I went into the navy conservative by birth, even though I was a Deadhead.  Over the course of the four years I spent in the Middle East and North Africa spying on Russians, training the Taliban in their war with the Soviet Union in Afghanistan, bombing Libyans, and manipulating geopolitics worldwide I became liberal.  It didn’t happen overnight, but rather a result to what I saw we were doing to people, for oil companies, and in the name of the citizens of the United States.

I re-entered the “real” world on October 26, 1989, with 4.0 evaluations, and assurance from the navy that I would fail and re-enlist within a month.  They offered me a $60,000 re-enlistment bonus because of my 4,000 hours of school and $300,000 security clearance that was three levels above top secret – higher than our president. But I was done.  I was done with my government, done with electronics, but not done with world politics.  The navy made me an activist for world peace.  “No one prays for peace more than the soldier, for it is the soldier who must suffer and bear the deepest wounds and scars of war.”  General Douglas MacArthur

I became a full time peace activist during the first gulf war.  I volunteered to help conscientious objectors file their paperwork to avoid military service.  It wasn’t long before the folks at the San Jose Peace Center and the Bay Area Peace Center in San Francisco figured out they had a gold mine in this passionate former navy spy who they could use as their media spokesperson.  I spent the next year doing assemblies at high schools, T.V. and newspaper interviews, and speaking at many large protests.  I researched who we recruited, who fought our wars, and at what cost. 

Immigrants and the poor fight our wars, and they have in every war since the American Revolution.  You won’t find many senators or representatives children in the military.  Our politicians send the most desperate patriots into battle for the benefit of large corporations; oil, and companies who fuel the military industrial complex, and then businesses like Halliburton and Bechtel to go in a rebuild what we destroy.

I am a veteran.  My heart was in the right place.  I wanted to defend my country for my family and friends.  I wanted to honor the blood, sweat and tears of my ancestors all the way back to the Mayflower.  I didn’t get to do that.  I was on the offense. I was a spear point for big American corporations to increase their profits for more wealthy Tories who were stockholders.  I feel like it is important to honor people who had the best of intentions to serve those that they love to protect their freedom.  That should not be tainted by the motivations of the politicians who send our young men and women to war.

Thank you.

I want to acknowledge that every veteran’s experience is different.  Many never see combat directly.  Some who do are able to heal and go on to live productive and happy lives.  I know a lot of veterans who are proud of their service, satisfied that they did the right thing, and delighted to be remembered and honored.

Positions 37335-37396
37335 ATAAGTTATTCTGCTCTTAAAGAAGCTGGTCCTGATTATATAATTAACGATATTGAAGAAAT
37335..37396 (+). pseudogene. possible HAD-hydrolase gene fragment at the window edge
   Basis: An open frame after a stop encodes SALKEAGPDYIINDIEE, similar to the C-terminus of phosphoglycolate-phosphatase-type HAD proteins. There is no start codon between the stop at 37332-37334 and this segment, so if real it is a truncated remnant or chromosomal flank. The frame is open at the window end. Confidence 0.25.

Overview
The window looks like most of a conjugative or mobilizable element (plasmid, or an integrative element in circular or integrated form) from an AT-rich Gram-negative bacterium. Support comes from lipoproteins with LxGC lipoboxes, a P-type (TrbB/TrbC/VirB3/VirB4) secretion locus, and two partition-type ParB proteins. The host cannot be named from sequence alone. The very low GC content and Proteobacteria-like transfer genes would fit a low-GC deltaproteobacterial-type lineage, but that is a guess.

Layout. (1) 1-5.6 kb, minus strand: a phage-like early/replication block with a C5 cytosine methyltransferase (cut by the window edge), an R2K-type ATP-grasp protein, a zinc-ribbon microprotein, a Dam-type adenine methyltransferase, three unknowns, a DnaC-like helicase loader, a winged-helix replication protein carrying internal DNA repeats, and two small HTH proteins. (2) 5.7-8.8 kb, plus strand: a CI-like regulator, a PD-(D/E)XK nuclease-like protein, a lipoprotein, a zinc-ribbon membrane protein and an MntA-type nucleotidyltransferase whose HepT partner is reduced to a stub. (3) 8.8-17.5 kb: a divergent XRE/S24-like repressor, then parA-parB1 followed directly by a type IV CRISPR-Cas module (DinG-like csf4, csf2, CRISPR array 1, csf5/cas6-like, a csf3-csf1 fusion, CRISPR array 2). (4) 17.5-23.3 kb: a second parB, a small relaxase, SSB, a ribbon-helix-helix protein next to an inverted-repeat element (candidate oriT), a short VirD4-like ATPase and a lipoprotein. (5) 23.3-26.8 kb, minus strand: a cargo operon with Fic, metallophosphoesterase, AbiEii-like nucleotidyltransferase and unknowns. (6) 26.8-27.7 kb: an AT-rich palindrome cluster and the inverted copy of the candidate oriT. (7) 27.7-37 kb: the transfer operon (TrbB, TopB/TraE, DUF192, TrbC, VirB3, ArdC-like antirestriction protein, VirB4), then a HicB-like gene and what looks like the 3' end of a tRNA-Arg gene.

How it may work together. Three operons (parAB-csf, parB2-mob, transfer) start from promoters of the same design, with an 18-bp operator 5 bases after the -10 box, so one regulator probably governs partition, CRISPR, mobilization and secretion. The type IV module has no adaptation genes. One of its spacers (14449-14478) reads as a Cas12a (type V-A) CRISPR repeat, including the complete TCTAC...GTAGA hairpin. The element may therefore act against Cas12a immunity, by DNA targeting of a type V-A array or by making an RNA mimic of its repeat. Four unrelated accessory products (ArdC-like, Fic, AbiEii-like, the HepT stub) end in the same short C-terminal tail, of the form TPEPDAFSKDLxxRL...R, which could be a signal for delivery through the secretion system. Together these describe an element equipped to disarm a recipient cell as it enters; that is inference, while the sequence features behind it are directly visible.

But I agree with the authors of our first reading when they say:

We owe it to (our veterans) and to ourselves to do our best to support their recovery…we must be willing to engage the same intense moral questions that veterans undertake about our own responsibility as a society for having sent them to war. 

If we are really to take responsibility for having sent young people, precious men and women with inherent worth and dignity, to war, we can’t yield to the limitations of our political system.  I wonder sometime if the fact that enlisted people are overwhelmingly people of color or poor people makes it easier for our leaders to forget?  Easier to discount their loss?

I will say this for the draft- when the draft was in place, everyone knew someone who was away at the war.  Everyone knew someone, personally who had died or who had lost a child, a spouse, a sibling, a friend.  These days, it’s rarer.  But not as rare as we might think.  How many of you know and love someone who is a veteran?

When my brother says he doesn’t want to be honored for his service or recognized at school assemblies, I listen.  When he says that what he does want is for all of us to teach peace, I listen to that, too.

But teaching peace- it doesn’t feel like quite enough.  Teaching peace doesn’t help the Veterans who have come back broken.  It doesn’t help their families who are forced to live with their absence or their anger.  I’m haunted by the memory of one former congregant who, on his way to his FIFTH deployment, said to me, simply, “I’m not fit for anything else anymore.” Sure, we taught his daughter peace in her Sunday School class, but what I really wanted to do was to somehow get her Dad back for her.